Sunday, 9 April 2017
I woke at 6am in the guest bedroom of the flat owned by my best friend, John, who I met at University in the early 1970s and with whom I still share an inane sense of humour. He works, as I used to, as a solicitor but enjoys it marginally more than I did - certainly he is more suited, intellectually, to the job. John walked with me as far as Queens Square and I carried on to The Watershed where I had been invited to take part in "Feeling Images", a symposium on Photography's relationship with Illness, Mental Health and Wellbeing co-ordinated by the wonderful Shawn Sobers of University of West of England (UWE) in Bristol.
I walked up the stairs and felt good vibes wash over me - the atmosphere of the building combined with the anticipation of meeting Shawn was a good mix. As it was, I was met by Nick Bright from UWE first with a smiling face and a warm handshake. Within a few minutes, I was chatting easily to Ruth Davey whom I had not met before and who told me that she had been asked to to speak about "Look Again", her Mindfulness and Therapeutic photographic practice. She introduced me, in turn, to Jimmy Edmonds, a documentary filmmaker and the three of us chatted until Shawn entered, dressed all in black although, to be completely accurate, his suit was a dark charcoal grey but his shirt and shoes were black with his hair tucked neatly away under a cap. His infectious smile lit up the room over which he sprayed his magic dust and made everyone feel welcome - it was ever thus - no wonder he is spoken of so fondly.
I joined the queue into the auditorium and there was the lovely Jessa Fairbrother. We last met in Bristol in November last year when I came away from her studio totally inspired by our time together. She sat one seat away from me and and that allowed Jayne Taylor to sit between us as I introduced her to Jessa.
The event was a sell-out and the seats filled up quickly and the buzz of conversation died away as Shawn stood up and said a few words of welcome before asking Ruth Davey to take the stage to begin her interactive opening assisted by a cup of coffee and a glass of water. She spoke confidently and almost inevitably during the still sequence, all was quiet until a jingle on a mobile phone started but somehow its melody seemed to fit the mood.
Next up was an intriguing pairing, Patrick Graham and Heather Agyepong. Patrick went first and told of his fascinating visual essay on his father "The Things You Left Behind" He looked calm and comfortable in his belief that he had found closure on dealing with his father's abandonment of his family but I did wonder if that would always be the case bearing in mind that he had taken the concertina book of images with him when he visited his father in Portugal but could not actually bring himself to show it to him. He was followed by Heather whose project "Too Many Blackamoors" was inspired by her astonishment on hearing that the history of black people in Britain dated back some 500 years and yet Heather has very recently been treated like shit because of the colour of her skin. However, she raised a huge laugh she recounted how her father had failed to recognise his own daughter in her self portraits on display at the opening of her exhibition but when he was told, he was so proud - in stark contrast to Patrick Graham's father's attitude to his children. Nick Bright interviewed them both afterwards and posed some astute questions followed by more from members of the audience. The warm applause at the end of the Q&A session felt like an enormous group hug.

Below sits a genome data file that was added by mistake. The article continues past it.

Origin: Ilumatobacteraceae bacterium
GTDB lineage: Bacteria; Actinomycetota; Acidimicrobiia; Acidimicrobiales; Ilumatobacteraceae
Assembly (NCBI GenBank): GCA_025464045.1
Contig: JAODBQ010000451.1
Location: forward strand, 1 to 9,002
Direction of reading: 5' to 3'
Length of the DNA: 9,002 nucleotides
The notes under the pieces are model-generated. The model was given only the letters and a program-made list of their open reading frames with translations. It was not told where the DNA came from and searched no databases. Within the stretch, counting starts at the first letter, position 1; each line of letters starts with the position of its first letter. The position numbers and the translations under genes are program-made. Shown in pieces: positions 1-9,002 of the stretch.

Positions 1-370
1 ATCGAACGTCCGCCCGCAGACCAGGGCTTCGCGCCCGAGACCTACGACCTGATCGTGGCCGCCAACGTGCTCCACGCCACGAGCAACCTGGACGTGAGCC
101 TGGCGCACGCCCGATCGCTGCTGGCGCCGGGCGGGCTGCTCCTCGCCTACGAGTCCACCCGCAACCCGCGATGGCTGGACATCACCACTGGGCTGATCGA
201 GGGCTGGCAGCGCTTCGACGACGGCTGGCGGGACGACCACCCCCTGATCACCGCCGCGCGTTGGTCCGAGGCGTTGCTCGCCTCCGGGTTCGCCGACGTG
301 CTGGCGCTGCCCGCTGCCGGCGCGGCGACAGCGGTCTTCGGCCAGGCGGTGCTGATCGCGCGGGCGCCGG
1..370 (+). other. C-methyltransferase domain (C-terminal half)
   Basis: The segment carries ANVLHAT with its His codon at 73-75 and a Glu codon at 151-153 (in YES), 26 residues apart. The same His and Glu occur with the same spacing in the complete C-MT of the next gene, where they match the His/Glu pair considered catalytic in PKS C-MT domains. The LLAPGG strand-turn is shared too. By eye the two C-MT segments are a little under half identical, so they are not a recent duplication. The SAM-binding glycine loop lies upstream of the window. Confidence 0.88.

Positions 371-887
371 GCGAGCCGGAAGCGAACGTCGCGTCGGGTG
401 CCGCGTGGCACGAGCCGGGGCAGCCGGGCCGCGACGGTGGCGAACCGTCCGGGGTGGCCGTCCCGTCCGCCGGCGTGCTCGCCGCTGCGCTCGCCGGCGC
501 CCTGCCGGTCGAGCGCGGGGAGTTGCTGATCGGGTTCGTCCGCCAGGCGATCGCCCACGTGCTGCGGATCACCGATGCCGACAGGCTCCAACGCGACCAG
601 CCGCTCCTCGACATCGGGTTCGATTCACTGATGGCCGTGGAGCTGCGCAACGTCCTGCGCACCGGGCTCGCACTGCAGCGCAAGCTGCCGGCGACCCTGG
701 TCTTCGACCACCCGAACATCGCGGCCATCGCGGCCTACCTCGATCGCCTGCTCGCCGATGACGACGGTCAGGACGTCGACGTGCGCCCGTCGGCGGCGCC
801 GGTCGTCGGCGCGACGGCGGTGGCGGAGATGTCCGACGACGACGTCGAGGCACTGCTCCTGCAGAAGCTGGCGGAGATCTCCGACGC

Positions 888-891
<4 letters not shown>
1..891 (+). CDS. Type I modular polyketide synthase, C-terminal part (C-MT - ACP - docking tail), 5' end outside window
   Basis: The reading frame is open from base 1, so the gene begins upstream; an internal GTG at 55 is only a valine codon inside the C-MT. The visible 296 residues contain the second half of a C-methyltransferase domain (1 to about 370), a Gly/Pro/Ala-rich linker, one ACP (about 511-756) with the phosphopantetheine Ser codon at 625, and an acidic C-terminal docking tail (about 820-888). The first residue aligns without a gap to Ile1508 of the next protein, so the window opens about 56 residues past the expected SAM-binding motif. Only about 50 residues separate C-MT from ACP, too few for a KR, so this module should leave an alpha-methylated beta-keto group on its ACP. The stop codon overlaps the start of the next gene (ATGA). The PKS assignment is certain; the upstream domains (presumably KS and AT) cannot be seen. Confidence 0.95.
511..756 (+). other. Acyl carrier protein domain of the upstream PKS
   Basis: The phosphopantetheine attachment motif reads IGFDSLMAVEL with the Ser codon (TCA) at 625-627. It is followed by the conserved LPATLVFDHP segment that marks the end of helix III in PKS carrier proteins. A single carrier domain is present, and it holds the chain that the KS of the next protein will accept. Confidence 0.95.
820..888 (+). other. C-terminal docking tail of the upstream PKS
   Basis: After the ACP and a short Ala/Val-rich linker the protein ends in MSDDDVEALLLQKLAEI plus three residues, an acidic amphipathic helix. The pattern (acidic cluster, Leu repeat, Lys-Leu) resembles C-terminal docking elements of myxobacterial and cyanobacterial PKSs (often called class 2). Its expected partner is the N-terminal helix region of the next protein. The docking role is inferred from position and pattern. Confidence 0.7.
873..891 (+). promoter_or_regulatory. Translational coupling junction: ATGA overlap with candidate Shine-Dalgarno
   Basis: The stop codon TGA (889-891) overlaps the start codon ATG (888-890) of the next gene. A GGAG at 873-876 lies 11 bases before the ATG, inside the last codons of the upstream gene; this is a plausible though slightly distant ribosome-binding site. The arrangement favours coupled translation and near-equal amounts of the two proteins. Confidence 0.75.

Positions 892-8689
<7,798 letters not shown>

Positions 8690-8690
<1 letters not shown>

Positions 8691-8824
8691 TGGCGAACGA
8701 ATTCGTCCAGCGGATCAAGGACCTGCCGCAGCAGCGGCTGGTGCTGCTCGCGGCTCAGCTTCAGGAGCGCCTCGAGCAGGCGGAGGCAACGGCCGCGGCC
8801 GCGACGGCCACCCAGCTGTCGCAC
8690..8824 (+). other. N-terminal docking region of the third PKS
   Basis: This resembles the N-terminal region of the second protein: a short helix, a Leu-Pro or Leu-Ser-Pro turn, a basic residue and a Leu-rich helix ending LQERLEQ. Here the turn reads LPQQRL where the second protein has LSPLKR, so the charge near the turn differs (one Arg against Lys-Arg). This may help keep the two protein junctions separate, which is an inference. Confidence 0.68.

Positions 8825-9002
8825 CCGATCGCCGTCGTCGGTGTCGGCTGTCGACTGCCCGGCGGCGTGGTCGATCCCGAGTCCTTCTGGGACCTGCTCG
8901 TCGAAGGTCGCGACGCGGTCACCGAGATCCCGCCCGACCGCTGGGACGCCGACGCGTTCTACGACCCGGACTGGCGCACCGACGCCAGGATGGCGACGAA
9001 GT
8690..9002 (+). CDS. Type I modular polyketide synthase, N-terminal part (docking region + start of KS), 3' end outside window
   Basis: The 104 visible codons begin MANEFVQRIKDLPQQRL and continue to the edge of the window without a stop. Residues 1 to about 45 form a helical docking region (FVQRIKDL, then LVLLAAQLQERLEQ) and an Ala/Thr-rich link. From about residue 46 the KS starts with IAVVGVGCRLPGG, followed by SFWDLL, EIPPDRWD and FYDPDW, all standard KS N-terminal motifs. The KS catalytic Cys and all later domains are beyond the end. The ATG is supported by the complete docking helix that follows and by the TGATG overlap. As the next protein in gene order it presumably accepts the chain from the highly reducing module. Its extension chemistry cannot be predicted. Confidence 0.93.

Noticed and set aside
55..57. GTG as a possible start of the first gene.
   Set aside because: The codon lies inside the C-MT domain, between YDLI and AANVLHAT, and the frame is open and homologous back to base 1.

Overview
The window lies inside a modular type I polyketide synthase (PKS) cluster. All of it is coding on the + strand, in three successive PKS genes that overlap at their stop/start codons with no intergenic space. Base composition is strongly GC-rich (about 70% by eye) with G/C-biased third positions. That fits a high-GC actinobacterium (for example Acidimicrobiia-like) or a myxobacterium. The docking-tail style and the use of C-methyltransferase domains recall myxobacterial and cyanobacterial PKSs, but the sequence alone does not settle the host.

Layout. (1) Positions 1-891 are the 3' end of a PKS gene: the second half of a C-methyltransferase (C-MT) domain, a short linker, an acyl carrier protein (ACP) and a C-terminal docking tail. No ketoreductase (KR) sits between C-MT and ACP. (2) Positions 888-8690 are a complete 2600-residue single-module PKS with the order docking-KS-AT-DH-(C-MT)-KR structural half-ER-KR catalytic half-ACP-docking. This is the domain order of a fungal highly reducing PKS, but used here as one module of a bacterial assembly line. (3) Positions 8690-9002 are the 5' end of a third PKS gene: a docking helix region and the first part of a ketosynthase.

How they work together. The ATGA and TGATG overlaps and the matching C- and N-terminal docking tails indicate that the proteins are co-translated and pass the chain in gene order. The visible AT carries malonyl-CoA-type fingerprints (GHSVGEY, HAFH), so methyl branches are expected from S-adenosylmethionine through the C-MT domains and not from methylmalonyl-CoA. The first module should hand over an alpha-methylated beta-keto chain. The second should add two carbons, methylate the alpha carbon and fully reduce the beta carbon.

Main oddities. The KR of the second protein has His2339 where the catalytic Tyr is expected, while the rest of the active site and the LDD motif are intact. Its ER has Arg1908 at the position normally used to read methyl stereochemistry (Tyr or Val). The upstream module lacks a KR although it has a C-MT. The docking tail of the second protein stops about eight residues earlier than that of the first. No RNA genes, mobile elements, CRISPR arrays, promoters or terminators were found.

Ruth Davey then returned to speak enthusiastically about her love of nature and the need to take time and I was really impressed by her assured delivery obviously honed in the workshops she holds regularly -in fact, another one is coming soon to Bristol. Ruth was followed by Tim Shaw, a strapping young man with an open and engaging manner. Tim founded the 'Hospital Rooms' project with Niamh White and, again the questions posed by Angus Fraser and the audience were incisive and the answers given were revealing.